As I sit under this old crocheted quilt, I am reminded of teaching my grandma how to crotchet. She was a single mom and worked all her life in the box factory making boxes to feed and raise my dad. Grandma had retired about a year earlier. In the summer and on late afternoons during the rest of the year when I was young, we sat on the porch talking and I crocheted blocks. She said all her sisters and friends did this, but never could teach her since she was left-handed.
As I was looking into the mirror, I realized my reflection was in reverse and this was the key to teach her. I told her of my discovery and asked her if she wanted to try. She said she would give it a whirl since she had plenty of spare time since now retired and it would give her something to do. She said that “I am never too old to learn and with God all things are possible.”
I sat in a chair facing her, telling her to watch and copy what everything she saw. In less than 1 hour she was crocheting blocks. During the summer as we sat on the front porch, we raced to see who could finish first and she went faster trying to beat me. I encouraged her and as she practiced, she got faster and better at crocheting. We also raced to see who made more blocks for the week. We kept all the blocks until we had enough for a blanket.
When I was in school, she won the weekly block contest. Back then, the neighbors would take walks in the afternoon. As they stopped by when passing us for a drink of water she offered, she proudly told them that she was over 70 years old and her 10 year old granddaughter had taught her how to crochet; when everyone told her all her life that she would never learn. They liked her work so much, she often received orders and had a waiting list.
In the late fall and winter, I laid the blocks out on her old feather bed and pinned the rows together. Then we took the rows to the front porch, sewed them together and covered with them as we went. Grandma continued to make blankets till the end of her days; getting more orders then she could keep up with. This gave her a lot of extra money and I made money too while enjoying my time with her.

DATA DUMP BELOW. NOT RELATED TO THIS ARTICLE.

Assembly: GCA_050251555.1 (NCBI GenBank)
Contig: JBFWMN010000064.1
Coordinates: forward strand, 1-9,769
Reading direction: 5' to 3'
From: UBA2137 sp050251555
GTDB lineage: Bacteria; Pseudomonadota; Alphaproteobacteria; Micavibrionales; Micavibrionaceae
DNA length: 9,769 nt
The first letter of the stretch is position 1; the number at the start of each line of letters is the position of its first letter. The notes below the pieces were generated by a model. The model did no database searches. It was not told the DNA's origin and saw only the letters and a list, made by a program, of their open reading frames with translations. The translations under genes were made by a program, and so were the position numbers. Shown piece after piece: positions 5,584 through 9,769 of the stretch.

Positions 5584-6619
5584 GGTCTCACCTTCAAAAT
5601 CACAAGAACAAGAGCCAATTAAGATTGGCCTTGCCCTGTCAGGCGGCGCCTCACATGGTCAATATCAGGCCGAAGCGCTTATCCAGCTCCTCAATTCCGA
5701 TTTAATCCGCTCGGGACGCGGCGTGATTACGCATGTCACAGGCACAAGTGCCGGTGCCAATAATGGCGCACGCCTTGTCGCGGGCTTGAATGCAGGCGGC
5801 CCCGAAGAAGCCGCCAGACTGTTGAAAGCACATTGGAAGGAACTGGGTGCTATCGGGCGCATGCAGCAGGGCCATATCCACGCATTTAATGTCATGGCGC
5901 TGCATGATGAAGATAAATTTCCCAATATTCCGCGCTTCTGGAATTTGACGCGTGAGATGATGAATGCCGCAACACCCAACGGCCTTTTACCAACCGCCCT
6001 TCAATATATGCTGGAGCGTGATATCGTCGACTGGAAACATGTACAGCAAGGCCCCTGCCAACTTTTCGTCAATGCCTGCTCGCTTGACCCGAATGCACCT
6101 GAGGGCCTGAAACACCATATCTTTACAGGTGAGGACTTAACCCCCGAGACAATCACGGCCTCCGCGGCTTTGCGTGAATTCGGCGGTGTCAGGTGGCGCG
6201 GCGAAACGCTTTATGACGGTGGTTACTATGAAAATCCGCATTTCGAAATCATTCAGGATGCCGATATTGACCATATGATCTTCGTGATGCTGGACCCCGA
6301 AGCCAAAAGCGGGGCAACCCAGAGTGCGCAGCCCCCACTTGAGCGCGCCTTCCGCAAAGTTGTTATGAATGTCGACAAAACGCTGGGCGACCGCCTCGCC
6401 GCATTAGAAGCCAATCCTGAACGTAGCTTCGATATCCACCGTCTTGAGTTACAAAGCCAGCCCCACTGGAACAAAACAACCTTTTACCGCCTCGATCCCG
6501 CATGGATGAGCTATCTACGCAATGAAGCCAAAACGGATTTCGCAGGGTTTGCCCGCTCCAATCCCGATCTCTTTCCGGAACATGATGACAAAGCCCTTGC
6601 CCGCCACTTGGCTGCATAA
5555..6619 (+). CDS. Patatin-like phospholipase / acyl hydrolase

I was so proud of Grandma. I thank God for letting us enjoy her end of day together and showing her something that she loved and always wanted to learn.
By Kathy Bourg from Jefferson, LA
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I started crocheting when I was a teenager. I went to visit with my great Aunt Reba and I was bored to tears. I have learned quite a few tricks and tips that would help any beginner so I thought I would pass it on.
To make crocheting easier for people with arthritis or other joints and muscle aches, slip a large bead over the handle of the smaller crochet hook to grip onto rather than trying to hold the tiny needle.
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I want to learn how to crochet. What's the easiest way to learn?
By k.sowders from KY
Maybe you can get books from library or a fabric store, good luck.
The best project to learn with is a basic granny square. There are endless different projects you can make using granny squares. Plus once you are good and familiar with making it, you can very easily learn the other stitches, and can learn to make other projects as well.
Here is a very good site to learn from. crochet.about.com/
It has tutorials, pictures, as well as videos to guide you. And best of all it's free! Welcome to the wonderful world of crochet!
Go to YouTube and type in "beginner crochet" and you will find lots of lessons. Good for you for wanting to learn!
I've found that line drawings work much better for showing you where to insert the crochet hook than videos or photographs. Go to www.craftyarncouncil.com/
The way I liked best was to watch a crocheter as she stitched.
For written directions with pictures, go to:
in top line under name of site, click Learn
under that click Getting Started
under that click Chain and Single Stitch
See below for pic of beginning a chain from this site. That will get you started. More types of crochet stitches are on site. There are also easy patterns. Happy crocheting!
I would like to know to double crochet. Do you have any suggestions about how to do this?
By Pam H.
Call your local nursing homes and talk to the activity director. I bet you can find a resident who would be very eager to teach you. I worked at one in college and we had residents who held classes at the home teaching people from the community crochet, knitting and quilting.
Does one one know how to Tunisian crochet and have information on stitches for a beginner?
When working on a crochet pattern you will need to know a variety of crochet stitch abbreviations to follow the instructions. This is a page about basic crochet abbreviations chart.
ThriftyFun is one of the longest running frugal living communities on the Internet. These are archives of older discussions.
I would like to learn how to crochet. Any tips that might I learn from? Thanks.